The large confidence intervals in the study by Bailey and colleagues mean that we must be careful in assessing the substantive significance of these findings. While the concordance estimates seem somewhat high in the models used, the confidence intervals are so wide that it is difficult to judge the reliability, including the replicability, of these estimates.
Heritability is a measure of how much variation in a particular trait within a population can be attributed to variation in genes in that population. It is not, however, a measure of how much a trait is genetically determined. Traits that are almost entirely genetically determined can have very low heritability values, while traits that have almost no genetic basis can be found to be highly heritable. For instance, the number of fingers human beings have is almost completely genetically determined. But there is little variation in the number of fingers humans have, and most of the variation we do see is due to non-genetic factors such as accidents, which would lead to low heritability estimates for the trait.
Conversely, cultural traits can sometimes be found to be highly heritable. For instance, whether a given individual in mid-twentieth century America wore earrings would have been found to be highly heritable, because it was highly associated with being male or female, which is in turn associated with possessing XX or XY sex chromosomes, making variability in earring-wearing behavior highly associated with genetic differences, despite the fact that wearing earrings is a cultural rather than biological phenomenon.
Today, heritability estimates for earring-wearing behavior would be lower than they were in mid-twentieth century America, not because of any changes in the American gene pool, but because of the increased acceptance of men wearing earrings. So, a heritability estimate of 0. For men, these rates suggest an estimated heritability rate of 0.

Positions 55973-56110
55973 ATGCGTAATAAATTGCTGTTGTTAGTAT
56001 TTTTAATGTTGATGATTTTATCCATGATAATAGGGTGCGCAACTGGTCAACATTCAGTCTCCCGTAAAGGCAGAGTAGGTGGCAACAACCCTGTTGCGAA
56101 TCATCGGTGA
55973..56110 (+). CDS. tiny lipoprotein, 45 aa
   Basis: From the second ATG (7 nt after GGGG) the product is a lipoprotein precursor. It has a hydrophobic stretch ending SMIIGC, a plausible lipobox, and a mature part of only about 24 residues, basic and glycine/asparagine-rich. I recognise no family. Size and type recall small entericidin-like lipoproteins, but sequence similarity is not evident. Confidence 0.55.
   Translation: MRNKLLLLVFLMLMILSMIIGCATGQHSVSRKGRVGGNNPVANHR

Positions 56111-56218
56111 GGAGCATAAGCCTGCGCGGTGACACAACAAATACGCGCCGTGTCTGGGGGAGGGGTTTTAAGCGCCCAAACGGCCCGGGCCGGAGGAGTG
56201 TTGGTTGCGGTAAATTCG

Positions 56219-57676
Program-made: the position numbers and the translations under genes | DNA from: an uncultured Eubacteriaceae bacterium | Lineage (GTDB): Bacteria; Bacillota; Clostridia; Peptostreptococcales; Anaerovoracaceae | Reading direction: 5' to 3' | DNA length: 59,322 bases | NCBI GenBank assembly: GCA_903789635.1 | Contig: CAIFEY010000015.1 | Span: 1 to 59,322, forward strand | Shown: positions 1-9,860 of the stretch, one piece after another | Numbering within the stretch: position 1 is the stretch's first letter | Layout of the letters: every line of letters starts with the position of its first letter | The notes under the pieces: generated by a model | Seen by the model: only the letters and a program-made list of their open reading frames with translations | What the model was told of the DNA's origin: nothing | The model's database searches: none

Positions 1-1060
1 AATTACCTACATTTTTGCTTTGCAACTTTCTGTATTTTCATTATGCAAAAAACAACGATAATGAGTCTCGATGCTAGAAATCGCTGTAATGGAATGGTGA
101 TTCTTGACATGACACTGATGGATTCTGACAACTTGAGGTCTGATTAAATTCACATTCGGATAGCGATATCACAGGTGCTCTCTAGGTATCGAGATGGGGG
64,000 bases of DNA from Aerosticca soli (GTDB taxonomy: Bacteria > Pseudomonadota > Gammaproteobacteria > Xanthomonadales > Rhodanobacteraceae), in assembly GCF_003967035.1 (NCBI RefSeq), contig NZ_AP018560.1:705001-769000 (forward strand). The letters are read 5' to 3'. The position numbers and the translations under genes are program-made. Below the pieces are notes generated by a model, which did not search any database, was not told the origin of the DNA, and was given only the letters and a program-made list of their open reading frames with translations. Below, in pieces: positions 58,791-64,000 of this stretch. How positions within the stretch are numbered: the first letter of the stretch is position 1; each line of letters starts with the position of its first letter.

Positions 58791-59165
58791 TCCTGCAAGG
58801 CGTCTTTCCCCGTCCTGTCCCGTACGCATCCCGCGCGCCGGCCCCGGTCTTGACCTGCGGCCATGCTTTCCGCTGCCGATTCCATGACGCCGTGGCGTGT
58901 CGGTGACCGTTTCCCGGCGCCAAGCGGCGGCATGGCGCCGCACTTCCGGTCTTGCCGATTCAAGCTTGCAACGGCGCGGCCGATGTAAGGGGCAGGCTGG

For women, the heritability rate for having had at least one lifetime same-sex partner was 0. These values indicate that, while the genetic component of homosexual behavior is far from negligible, non-shared environmental factors play a critical, perhaps preponderant, role. Another large and nationally representative study of twins published by sociologists Peter S.
Overall, 8. While female opposite-sex twins in the study were the least likely of all the groups to report same-sex attractions 5. Note that this is different from the more general hypothesis that prenatal hormones influence the development of sexual orientation. In the study, the proportion of male opposite-sex twins reporting same-sex attraction was about twice as high for those without older brothers The authors argued that this finding was strong evidence against the hormone-transfer hypothesis, since the presence of older brothers should not decrease the likelihood of same-sex attraction if that attraction has a basis in prenatal hormonal transfers.
However, that conclusion seems premature: the observations are consistent with the possibility of both hormonal factors and the presence of an older brother having an effect especially if the latter influences the former.
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This study also found no correlation between experiencing same-sex attraction and having multiple older brothers, which had been reported in some earlier studies. Significant influence would require that identical twins have significantly higher concordance rates for same-sex attraction than fraternal twins or non-twin siblings. But in the study, the rates were statistically similar: identical twins were 6. The authors also argued that the higher concordance rates for same-sex attraction reported in previous studies may be unreliable due to methodological problems such as non-representative samples and small sample sizes.
This hypothesis is also suggested by findings, discussed below, that same-sex attraction may be more fluid in adolescence than in later stages of adulthood. In contrast to the studies just summarized, psychiatrist Kenneth S. Kendler and colleagues conducted a large twin study using a probability sample of twin pairs and 1, non-twin siblings.